Arthritis is an inflammatory joint disorder. The inflammation is the body’s response to disease or injury. Different types of arthritis have different symptoms and the symptoms can vary in severity from person to person. Arthritis symptoms include:
Arthritis effects millions of people of all ages and genders. There are over a hundred types of arthritis, but the most common types of arthritis are osteoarthritis, rheumatoid, gout and juvenile arthritis.
Osteoarthritis Arthritis is also known as the wear-and-tear arthritis. It occurs when the protective cartilage on the ends of your bones wears down over time. It most often affects the joints in your hands, hips, knees, neck and lower back. There is no cure, but treatment can slow the progression of the arthritis, relieve pain and improve joint function.
Rheumatoid Arthritis is an autoimmune disorder, where your immune system mistakenly attacks your own body’s tissue. It causes chronic inflammation and destroys the cartilage and bone within the joint. It usually begins in the small joints in your hands and feet and causes swelling which eventually leads to the joint losing its shape and alignment. It is most common in women, people over the age of 40, or those who have family history of rheumatoid arthritis. There is no cure. Treatment focuses on controlling symptoms and preventing further joint damage.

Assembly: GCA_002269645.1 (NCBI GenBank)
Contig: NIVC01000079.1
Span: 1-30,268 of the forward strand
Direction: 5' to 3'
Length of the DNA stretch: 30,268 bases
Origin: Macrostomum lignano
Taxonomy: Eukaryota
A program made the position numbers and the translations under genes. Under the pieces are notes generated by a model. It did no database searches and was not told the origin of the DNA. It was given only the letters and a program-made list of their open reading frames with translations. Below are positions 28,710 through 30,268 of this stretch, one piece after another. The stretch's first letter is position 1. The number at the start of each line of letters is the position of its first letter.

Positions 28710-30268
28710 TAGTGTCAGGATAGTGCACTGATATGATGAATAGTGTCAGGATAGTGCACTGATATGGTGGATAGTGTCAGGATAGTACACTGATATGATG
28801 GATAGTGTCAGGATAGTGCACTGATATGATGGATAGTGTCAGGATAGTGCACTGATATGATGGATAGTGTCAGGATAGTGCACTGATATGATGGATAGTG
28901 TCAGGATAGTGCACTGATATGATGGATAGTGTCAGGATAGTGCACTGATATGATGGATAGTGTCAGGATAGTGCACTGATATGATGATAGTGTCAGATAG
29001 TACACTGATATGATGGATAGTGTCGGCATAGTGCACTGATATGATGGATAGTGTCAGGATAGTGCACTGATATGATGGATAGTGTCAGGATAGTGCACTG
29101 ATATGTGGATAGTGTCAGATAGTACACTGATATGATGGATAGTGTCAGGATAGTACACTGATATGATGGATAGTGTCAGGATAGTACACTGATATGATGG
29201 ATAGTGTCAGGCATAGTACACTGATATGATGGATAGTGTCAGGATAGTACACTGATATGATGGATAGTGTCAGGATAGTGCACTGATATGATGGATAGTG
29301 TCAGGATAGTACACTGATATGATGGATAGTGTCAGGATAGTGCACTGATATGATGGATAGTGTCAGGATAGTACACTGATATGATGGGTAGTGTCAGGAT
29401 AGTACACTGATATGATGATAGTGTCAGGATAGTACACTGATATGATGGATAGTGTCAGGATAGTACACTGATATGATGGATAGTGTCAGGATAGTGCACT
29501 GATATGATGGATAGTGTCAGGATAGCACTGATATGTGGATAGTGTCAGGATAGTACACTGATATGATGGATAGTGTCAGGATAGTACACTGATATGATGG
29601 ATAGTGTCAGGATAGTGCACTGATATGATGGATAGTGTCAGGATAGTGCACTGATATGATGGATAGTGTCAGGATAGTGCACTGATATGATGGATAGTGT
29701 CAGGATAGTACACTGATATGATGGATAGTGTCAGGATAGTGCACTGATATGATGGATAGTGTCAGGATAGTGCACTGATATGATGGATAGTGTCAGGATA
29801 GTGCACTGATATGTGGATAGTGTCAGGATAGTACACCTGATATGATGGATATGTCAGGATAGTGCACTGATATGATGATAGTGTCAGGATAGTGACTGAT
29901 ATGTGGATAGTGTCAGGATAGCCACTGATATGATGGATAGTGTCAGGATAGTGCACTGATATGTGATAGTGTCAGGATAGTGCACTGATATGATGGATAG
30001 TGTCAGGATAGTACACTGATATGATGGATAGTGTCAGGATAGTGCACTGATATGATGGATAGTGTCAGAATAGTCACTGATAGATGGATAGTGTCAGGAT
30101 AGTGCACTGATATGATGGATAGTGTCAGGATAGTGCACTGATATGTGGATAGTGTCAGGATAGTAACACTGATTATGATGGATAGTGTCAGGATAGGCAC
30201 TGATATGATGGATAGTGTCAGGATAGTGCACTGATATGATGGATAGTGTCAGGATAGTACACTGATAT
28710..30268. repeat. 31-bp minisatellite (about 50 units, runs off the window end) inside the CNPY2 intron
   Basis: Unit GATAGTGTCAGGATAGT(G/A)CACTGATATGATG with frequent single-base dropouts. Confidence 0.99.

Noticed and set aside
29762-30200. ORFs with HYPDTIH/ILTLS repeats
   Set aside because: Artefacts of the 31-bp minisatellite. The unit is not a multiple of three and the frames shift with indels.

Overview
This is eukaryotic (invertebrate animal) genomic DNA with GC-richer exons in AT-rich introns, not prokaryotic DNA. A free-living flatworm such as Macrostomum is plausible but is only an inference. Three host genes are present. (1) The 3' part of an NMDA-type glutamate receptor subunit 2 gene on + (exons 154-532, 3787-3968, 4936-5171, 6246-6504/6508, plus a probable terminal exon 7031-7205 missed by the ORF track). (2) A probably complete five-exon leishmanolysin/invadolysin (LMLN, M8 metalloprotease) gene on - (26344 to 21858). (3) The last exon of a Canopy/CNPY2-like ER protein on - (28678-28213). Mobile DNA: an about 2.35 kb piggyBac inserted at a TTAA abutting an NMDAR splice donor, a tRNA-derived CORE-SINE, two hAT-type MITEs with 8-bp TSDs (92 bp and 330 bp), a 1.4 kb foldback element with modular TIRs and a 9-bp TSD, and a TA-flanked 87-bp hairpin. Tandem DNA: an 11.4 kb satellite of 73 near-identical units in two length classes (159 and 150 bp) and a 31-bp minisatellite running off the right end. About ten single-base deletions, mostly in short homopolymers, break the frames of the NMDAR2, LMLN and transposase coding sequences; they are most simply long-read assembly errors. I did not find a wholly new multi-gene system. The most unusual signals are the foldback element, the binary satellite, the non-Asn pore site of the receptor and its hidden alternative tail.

Gout is a painful condition that occurs when the body cannot eliminate a natural substance called uric acid. The acid can build up forming sharp, needle like crystals around the joint. Gout symptoms are usually acute and often happen at night without warning. Intense joint pain will occur in the feet, ankle, wrist or hands. Lingering discomfort will continue over the next few days or weeks, combined with inflammation and tenderness. Gout is treatable.
Juvenile Arthritis refers to any form of arthritis that develops in children who are less than 16 years of age. Juvenile rheumatoid arthritis is the most common type and causes persistent join pain, swelling and stiffness lasting for a few months to years. Treatment focuses on controlling the pain, preventing joint damage and improving function.
Arthritis is diagnosed through careful evaluation of symptoms and a physical examination. An x-ray will be taken to show the extent of any damage to the joint. Blood tests or other laboratory tests may be administered to determine the type of arthritis. If you have persistent join pain, swelling or discomfort for more than two weeks, contact your physician.